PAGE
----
Updated: Monday, 23 June 2014 04:50 | By Agence France-Presse

Russians swarm Rio beach, but World Cup hopes melting

Scores of Russians in wintry shapka hats paraded up Rio de Janeiro's beachfront Sunday, but their World Cup hopes appeared to melt in the tropical sun as their team lost to Belgium.


Russians swarm Rio beach, but World Cup hopes melting

Russia supporters head for the Maracana stadium in Rio de Janeiro, Brazil on June 22, 2014 to watch the Russia vs Belgium World Cup match - by Tasso Marcelo

Decked out in red, white and blue, a visibly beach-deprived group of about 100 Russians stood out from the suntanned crowd on Copacabana Beach.

They marched up Rio's iconic Avenida Atlantica before the match, carrying a banner that read "Final World Cup 2014: Russia-Brazil."

That scenario looks increasingly unlikely after the game, which Russia lost 1-0, slipping into a precarious position in Group H.

But fervid Russian fans vowed to follow their team to the end, regardless of Sunday's outcome.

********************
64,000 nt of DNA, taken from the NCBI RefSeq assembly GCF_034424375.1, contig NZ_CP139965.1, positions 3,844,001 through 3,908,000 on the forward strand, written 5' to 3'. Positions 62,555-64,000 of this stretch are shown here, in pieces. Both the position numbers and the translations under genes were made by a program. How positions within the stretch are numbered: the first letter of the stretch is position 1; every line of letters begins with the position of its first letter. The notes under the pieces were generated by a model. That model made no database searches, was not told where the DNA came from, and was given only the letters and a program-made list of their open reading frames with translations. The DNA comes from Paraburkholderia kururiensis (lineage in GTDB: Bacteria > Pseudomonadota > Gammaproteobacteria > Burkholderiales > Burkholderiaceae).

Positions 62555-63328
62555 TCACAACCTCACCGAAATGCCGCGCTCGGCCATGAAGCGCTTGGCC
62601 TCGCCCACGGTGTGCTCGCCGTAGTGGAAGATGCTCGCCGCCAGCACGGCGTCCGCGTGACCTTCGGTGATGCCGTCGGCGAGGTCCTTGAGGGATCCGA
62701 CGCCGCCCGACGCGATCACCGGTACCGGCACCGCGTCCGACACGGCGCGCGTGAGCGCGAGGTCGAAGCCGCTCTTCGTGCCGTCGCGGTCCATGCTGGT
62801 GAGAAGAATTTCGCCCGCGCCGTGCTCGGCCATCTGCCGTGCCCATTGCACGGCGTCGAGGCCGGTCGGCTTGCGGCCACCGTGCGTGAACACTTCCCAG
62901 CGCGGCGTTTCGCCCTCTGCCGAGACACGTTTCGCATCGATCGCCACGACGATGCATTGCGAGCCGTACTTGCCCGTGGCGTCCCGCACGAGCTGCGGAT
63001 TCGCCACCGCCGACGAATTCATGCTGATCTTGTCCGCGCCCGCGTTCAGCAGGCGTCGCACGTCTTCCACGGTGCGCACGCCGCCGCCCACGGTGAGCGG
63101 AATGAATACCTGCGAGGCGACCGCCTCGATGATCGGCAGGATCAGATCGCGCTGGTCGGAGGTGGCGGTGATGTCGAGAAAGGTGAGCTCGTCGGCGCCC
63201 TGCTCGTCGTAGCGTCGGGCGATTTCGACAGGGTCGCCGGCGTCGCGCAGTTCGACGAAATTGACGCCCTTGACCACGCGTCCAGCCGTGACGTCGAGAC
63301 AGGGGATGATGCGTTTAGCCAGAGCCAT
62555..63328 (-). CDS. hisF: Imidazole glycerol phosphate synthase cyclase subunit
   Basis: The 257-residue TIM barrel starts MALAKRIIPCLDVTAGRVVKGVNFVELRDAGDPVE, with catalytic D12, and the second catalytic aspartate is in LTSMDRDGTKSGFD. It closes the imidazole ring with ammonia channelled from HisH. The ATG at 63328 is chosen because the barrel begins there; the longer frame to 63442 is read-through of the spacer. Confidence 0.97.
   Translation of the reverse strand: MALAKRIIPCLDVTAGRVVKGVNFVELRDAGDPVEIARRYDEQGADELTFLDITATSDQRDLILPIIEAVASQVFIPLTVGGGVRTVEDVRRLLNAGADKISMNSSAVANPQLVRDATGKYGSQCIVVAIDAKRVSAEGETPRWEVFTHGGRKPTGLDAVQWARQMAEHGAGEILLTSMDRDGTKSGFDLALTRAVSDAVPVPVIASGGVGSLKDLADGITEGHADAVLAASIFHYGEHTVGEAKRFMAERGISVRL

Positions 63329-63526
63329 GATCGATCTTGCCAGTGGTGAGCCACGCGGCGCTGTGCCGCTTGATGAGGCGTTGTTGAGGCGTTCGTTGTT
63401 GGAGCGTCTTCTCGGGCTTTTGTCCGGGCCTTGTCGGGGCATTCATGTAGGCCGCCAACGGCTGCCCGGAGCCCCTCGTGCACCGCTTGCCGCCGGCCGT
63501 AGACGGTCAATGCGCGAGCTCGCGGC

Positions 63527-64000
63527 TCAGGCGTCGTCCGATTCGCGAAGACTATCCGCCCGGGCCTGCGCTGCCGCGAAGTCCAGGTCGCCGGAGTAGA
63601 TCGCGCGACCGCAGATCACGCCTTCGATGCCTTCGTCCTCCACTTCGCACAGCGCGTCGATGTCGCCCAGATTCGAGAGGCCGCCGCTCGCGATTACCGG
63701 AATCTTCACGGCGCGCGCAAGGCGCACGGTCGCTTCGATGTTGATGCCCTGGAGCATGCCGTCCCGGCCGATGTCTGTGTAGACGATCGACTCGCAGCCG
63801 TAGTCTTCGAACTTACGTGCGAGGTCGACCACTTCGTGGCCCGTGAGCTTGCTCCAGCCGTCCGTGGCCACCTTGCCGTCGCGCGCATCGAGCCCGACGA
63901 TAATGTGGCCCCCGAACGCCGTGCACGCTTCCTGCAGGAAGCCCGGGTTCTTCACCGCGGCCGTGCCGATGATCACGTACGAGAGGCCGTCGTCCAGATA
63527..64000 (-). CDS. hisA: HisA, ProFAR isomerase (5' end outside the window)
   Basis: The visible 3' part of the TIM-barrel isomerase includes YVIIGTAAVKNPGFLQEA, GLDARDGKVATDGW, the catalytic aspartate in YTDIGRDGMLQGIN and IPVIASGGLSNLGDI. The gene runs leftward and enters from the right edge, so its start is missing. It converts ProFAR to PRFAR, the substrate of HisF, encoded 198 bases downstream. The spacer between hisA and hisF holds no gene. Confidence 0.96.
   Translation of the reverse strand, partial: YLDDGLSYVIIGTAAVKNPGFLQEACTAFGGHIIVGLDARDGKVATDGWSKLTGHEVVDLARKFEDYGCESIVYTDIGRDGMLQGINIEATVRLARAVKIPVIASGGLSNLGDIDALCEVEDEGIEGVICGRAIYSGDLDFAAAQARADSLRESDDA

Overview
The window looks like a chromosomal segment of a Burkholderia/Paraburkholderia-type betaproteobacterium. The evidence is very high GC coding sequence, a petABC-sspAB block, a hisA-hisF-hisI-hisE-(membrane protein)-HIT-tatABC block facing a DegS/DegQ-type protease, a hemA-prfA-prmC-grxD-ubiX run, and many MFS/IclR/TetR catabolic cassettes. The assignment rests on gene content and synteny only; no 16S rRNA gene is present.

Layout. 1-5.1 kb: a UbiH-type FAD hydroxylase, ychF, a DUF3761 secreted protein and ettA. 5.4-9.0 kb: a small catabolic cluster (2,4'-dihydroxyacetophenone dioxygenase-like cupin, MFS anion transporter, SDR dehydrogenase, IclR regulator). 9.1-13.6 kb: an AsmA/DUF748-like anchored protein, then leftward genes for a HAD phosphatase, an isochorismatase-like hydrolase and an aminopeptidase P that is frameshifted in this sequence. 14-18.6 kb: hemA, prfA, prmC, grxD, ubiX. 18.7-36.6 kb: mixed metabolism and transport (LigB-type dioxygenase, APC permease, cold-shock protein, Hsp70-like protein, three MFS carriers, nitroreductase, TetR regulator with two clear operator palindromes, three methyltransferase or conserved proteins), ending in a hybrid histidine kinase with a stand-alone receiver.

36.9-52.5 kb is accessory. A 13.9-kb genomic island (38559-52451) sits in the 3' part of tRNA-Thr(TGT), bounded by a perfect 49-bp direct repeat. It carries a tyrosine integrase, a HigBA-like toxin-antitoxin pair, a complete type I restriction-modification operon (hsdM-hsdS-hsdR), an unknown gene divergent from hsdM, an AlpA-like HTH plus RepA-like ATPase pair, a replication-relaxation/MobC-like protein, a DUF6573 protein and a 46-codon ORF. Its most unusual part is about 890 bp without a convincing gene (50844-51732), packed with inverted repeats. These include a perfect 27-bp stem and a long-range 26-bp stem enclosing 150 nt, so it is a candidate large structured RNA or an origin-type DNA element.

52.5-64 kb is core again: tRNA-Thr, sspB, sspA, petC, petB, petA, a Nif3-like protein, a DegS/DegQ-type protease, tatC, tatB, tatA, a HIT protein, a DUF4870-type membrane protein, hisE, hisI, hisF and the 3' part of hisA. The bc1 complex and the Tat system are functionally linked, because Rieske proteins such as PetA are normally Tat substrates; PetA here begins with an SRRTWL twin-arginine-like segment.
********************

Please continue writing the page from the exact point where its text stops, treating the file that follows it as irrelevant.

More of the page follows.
Alesia Rychagova, a 35-year-old from Saint Petersburg, said that despite the lackluster football, she would travel on to the Amazonian city of Manaus to see Russia's final group stage game against Algeria on Thursday.

"Brazil is the country of my childhood dreams -- samba, Rio, Copacabana, the Amazon," she said. "I'm staying until the end."

As they marched along sunny Copacabana Beach before the match, the Russians belted out football chants and stopped for photographs with other fans from around the world.

The parade drew a large crowd of onlookers, including a reporter from Mexico's Televisa network wearing a bikini top and shorts who was swarmed by enthusiastic Russian fans, who put a shapka on her head and draped her in a Russian flag.

A young boy in a yellow and green Brazil jersey found some welcome shade by riding his tricycle beneath the 30-square-meter (320-square-foot) flag the Russians carried up the avenue.

The Russians then took the subway to Rio's Maracana Stadium, which police surrounded with a reinforced security cordon after ticketless Chilean and Argentinean fans gate-crashed the venue's first two World Cup matches.

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